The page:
Emphasizing the role of women in city administrations, Fatma Şahin said, “We should think about how to build a woman-friendly, child-friendly, family-friendly city that puts women at the center. Infrastructure municipalism is now over. Social and cultural municipalism is on the rise. We must mobilize the mind and conscience of the city together as men and women. We are moving towards a new world where the information economy has come further into prominence after the pandemic. For this reason, we must generate an information economy where women and men are complementary to each other, and develop a perspective that focuses on the principle of merit”.


Fatih Sultan Mehmet Foundation University Rector Prof. Dr. M. Fatih Andı stated that the human understanding of historiography is one that ignores women, and said “We all would like to be known, to be remembered well, and to become part of history. For as much as, it is only humans among all beings who are able to realize that they have a history. Unfortunately, historiography has remained indifferent to this desire of wishing to be known and remembered of an entire gender, that is women, roughly half of all humans, from the very beginning. Women are almost invisible in historiography. Hence, according to the discipline of history, it is like women never wrote the history and were never recorded in the history”.

Reminding that two of the founding foundations of Fatih Sultan Mehmet Foundation University are the legacy of important female figures, Prof. Dr. M. Fatih Andı said, “Nurbanu Valide Sultan and Hatice Turhan Sultan are two of the active women of our history who could not be forgotten or made invisible. They used their political power for charity works, were fondly remembered for many works that are still standing today, and left strong foundations behind as their legacy. For this reason, as Fatih Sultan Mehmet Foundation University, we are particularly happy to contribute to the organization of the Women and History Congress. I believe that the Congress will make a valuable contribution to the studies conducted and to be conducted in this field”.


Director of Istanbul Ticaret University Women and Family Application and Research Center Prof. Dr. Aşkın Asan underlined during the presentation she made within the scope of the Congress that the literature on the role, stories and achievements of women in history is very limited and that it generally lacks interpretation. Askin Asan stated that in the simplest sense women are generally ignored by historians, and said:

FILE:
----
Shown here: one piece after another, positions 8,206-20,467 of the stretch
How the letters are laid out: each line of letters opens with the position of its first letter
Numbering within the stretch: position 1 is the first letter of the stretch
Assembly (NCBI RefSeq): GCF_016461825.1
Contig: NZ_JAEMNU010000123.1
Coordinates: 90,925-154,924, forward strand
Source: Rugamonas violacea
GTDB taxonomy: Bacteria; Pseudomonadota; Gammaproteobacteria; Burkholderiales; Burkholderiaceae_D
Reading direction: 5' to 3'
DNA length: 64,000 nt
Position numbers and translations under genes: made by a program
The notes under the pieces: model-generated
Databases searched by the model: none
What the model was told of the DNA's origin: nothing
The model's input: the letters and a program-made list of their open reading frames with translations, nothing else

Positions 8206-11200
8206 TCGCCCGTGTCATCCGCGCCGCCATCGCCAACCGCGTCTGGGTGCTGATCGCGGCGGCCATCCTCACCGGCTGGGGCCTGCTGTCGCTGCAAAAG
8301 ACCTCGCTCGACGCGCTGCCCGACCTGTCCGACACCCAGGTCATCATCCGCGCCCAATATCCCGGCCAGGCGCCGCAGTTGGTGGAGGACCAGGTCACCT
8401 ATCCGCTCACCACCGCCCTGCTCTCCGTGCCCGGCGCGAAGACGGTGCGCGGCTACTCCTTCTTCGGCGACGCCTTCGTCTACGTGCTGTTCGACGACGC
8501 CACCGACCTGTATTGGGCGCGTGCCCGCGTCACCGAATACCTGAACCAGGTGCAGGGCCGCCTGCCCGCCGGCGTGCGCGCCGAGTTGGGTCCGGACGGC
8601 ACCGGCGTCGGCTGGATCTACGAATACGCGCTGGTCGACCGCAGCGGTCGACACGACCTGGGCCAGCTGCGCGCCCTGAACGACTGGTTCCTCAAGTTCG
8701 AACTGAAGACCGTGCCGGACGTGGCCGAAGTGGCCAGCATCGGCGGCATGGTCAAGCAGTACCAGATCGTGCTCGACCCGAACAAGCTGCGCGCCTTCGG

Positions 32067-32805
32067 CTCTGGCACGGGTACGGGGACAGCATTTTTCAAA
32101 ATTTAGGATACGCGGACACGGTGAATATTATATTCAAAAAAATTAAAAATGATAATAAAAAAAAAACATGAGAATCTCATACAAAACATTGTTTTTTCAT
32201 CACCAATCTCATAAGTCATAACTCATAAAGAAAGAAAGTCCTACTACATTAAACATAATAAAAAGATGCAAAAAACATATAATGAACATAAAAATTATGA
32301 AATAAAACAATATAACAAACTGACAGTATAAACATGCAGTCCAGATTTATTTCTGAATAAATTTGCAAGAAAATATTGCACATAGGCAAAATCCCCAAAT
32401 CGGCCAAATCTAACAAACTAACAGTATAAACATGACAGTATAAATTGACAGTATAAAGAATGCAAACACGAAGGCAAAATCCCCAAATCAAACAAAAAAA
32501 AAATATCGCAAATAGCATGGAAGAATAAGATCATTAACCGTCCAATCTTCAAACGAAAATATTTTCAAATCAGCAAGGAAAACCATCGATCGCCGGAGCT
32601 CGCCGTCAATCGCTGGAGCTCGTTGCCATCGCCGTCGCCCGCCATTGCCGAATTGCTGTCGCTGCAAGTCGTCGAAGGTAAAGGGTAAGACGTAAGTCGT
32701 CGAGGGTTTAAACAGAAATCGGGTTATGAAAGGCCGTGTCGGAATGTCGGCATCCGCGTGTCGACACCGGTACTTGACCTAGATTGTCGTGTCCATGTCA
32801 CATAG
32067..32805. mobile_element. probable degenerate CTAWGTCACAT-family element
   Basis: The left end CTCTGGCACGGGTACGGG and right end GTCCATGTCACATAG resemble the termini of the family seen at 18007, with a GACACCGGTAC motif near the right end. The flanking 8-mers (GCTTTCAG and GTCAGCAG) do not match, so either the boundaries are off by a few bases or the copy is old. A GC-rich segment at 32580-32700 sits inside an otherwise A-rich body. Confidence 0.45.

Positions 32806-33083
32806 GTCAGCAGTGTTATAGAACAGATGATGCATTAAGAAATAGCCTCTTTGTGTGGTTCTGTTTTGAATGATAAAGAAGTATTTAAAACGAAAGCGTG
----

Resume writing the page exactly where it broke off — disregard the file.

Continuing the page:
“The roles of women in the texts are not clear. In other words, the women of History are either invisible or the subject of stereotypical allusions. The profound impact of women’s achievements and experiences in the historical environment is very important. When these are revealed, I’m sure impressive and inspiring stories will emerge that will fill the gaps which were deliberately left while the history was recorded. Our abstract book will be published and shared with all municipalities through the Union of Municipalities of Turkey. Local administrations will have touched on a very important issue in this sense. I see this Congress as an awareness raising event. Local administrations are very important in this sense. Every municipality has units dealing with cultural affairs, which organize many activities and introduce various publications to the citizens. In this sense, I believe that women who have lived in different provinces and districts of Turkey will compete in bringing their stories to light”.

The Women and History Congress, which was held on the Zoom platform in partnership with Istanbul Ticaret University, Union of Municipalities of Turkey and Fatih Sultan Mehmet Foundation University, was organized with the aim of making the efforts of academicians working in the field visible and contributing to the need for democratic historiography. In this context, sixteen papers were presented at the Congress, discussing the role, experiences, acquisitions and achievements of women during the historical process and uttering the need for a more humane, participatory and democratic historiography.